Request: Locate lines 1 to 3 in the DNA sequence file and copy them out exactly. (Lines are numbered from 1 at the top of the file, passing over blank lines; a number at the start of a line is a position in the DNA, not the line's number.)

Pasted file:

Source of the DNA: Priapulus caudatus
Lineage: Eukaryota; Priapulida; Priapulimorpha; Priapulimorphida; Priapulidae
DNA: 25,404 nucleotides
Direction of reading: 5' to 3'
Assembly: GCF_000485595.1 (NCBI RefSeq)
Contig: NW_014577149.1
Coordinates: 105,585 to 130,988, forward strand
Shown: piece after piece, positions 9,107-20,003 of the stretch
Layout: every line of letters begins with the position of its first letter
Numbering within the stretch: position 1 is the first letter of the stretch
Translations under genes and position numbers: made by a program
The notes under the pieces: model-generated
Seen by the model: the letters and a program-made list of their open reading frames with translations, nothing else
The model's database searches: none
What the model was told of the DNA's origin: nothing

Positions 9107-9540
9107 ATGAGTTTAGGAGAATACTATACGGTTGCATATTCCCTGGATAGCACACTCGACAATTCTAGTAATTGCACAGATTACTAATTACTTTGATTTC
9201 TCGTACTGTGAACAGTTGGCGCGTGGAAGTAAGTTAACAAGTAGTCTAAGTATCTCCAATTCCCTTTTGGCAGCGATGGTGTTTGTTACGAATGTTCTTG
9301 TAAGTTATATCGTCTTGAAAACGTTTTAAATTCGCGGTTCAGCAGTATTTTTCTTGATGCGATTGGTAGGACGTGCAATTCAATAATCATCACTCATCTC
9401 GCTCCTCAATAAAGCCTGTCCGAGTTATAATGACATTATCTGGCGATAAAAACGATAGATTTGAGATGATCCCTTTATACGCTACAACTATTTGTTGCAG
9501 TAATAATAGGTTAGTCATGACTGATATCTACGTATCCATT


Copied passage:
Source of the DNA: Priapulus caudatus
Lineage: Eukaryota; Priapulida; Priapulimorpha; Priapulimorphida; Priapulidae
DNA: 25,404 nucleotides